We are walking at talking pace but whose talking? The crow falls silent as his mates fly overhead.

My snail

We ramble meandering sentences snagging on the fresh blossom of a small tree. No thorns. Not a blackthorn then. A few speculative names dry up. Prospecting rabbit-scrapes break the ground cover of moss, lichen, liverwort and …Warren Crocus! Smaller than a rabbit dropping. Attitude of a garage forecourt lily.

Small blades of grass ranger Steve says aren’t strictly speaking grass. We’re a bit lost.

Bird foot prints, beak prints — dunlin? A trio of them, an almost not-there grey, dribble past us. A sideways glance from one of them (the second today), towards the sun-bathing seal on the shoreline. Dappled grey-green in full sun. Its fat body gouging a wide desire line down the beach marking high tide to low, as it gradually traces water’s descent. She lollops down a bit further. Ready for a quick escape. Wide whiskers fan out sand to sky. Flippers flush with her white under belly. We step closer. She arches backwards to look. Dark eyes, dark nose. Stay back, no closer. Asleep again. Megan and Gabby mimic seal, so light, they barely leave any imprint behind.

Thrill of arriving at the furthermost point but Exmouth is just across the water! Stay back, no closer. Machinery reversing and pneumatic hammer sounds hitting something hard clanks over the water. The tourist boat chugs by loudly announcing — And to our left, beyond those three people — that’s us — what looks like a log, is a seal.

This far out the sand is undisturbed. The sacrilege of our footprints.

Flotsam lines high water mark. We speak of seaweed looking like plastic. Plastic looking like seaweed.

I pull open a tawny owl pellet — Jaw, scapula, rib, fur. A small rodent rearranged.

All is calm for a moment. Skylark only seems to sing when disturbed, so we sit waiting in silence in an auditorium of dunes. Suddenly it sings. We listen to the whole story speechless in case any clues fall into our laps. Dull ache of a plane’s humming ransacks the lark’s pristine sky. This is the problem of ‘metaphorical interference’*. Can we edit it out? Do we want to edit the un-beautiful out?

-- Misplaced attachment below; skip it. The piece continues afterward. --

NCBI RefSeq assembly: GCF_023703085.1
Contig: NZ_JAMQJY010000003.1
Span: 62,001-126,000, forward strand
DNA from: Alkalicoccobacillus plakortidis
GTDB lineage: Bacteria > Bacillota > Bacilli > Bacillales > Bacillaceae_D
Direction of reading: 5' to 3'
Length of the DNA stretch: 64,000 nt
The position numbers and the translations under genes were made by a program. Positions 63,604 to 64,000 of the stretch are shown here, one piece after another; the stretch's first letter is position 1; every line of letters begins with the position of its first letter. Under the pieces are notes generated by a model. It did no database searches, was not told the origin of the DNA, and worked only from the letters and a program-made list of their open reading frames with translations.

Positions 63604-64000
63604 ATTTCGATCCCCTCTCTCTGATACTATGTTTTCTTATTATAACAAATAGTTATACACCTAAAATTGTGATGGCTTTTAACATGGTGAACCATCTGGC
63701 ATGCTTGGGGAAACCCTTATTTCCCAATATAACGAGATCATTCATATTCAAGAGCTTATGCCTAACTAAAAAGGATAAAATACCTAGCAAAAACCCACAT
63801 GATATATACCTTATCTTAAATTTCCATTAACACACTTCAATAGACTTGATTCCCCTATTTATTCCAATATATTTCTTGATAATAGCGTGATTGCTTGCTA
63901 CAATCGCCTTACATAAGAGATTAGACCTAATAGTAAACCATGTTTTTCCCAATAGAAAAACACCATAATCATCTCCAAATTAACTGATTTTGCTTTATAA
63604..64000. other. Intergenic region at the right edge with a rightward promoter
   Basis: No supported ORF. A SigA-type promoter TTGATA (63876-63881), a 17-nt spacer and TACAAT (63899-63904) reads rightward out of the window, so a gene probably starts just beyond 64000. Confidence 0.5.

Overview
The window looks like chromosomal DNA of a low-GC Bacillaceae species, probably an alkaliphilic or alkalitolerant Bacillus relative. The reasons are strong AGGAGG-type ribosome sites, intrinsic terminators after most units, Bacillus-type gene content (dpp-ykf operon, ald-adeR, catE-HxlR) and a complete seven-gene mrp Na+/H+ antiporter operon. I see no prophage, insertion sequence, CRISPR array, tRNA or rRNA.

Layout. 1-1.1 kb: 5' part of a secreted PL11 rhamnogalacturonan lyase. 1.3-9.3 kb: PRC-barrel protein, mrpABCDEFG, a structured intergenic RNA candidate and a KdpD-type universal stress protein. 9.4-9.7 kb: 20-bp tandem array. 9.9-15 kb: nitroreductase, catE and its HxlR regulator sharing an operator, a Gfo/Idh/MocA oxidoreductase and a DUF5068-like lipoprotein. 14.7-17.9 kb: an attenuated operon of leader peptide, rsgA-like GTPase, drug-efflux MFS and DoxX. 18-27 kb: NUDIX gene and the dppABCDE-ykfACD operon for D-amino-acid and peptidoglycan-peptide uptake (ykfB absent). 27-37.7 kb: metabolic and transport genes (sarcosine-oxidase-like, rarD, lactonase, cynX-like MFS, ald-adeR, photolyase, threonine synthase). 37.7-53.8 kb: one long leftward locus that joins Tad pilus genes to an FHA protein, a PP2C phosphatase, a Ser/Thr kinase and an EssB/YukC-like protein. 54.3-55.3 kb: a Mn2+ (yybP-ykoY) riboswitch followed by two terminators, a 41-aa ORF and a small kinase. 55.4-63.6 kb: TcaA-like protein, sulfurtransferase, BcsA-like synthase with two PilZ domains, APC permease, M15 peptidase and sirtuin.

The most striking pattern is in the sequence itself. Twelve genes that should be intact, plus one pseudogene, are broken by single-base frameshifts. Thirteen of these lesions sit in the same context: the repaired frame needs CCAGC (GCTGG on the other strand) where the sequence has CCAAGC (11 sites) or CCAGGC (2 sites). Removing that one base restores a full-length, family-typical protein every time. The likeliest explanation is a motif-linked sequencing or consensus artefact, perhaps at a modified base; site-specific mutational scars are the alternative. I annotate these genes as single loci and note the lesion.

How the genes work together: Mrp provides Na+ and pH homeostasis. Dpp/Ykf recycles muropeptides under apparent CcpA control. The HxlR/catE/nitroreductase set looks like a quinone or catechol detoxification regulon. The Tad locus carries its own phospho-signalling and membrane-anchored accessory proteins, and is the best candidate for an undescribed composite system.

I think you’ve got to keep going till it’s ordinary.

A vapour trail gets left behind and is wind twisted helter-skelter.


* Thanks Nicholson Baker


Megan Calver writes:

Dawlish Ranger, Steve, points out the tiny flowers of the Warren Crocus.

At first we can’t see anything.  You need to look carefully to spot these rare and diminutive plants.

Steve: “Is it rare or can no one be bothered to look for it?”

We become aware of crushing the crocuses under our booted feet and ask if trampling spreads the seed.

Steve: “The trouble with trampling…you need diffuse trampling.”

(Clue for the day)

If you trample too heavily in one place it crushes the flowers before they can set seed, though a little light trampling after the seed is set may be a good thing for dispersal.

Walking further into the Warren along the spit, we find a clump of Spanish bluebells.  In contrast to the crocuses they appear like brutish imposters.

A sign at the very end of the spit reads:


(Huge bird flocks must rest ahead when tide is very high)

You need to look carefully; the lettering is weathered, obscured.

(And I fail to grasp this second clue)